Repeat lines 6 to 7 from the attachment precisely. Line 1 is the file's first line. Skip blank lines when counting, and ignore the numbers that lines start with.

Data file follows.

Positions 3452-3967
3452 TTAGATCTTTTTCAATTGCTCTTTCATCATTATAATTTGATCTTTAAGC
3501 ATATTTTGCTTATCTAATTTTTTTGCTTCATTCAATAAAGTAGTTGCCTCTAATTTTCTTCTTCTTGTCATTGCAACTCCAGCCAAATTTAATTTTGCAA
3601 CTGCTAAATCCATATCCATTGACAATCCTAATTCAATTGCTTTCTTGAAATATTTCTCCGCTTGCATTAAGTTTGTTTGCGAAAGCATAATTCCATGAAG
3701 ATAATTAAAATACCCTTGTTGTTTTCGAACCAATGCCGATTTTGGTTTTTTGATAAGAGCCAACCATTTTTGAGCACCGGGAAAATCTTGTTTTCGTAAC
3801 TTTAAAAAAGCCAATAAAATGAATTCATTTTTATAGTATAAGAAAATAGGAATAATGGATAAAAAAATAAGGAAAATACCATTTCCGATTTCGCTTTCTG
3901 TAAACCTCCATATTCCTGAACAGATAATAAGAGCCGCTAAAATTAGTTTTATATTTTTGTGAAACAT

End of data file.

3801 TTTAAAAAAGCCAATAAAATGAATTCATTTTTATAGTATAAGAAAATAGGAATAATGGATAAAAAAATAAGGAAAATACCATTTCCGATTTCGCTTTCTG
3901 TAAACCTCCATATTCCTGAACAGATAATAAGAGCCGCTAAAATTAGTTTTATATTTTTGTGAAACAT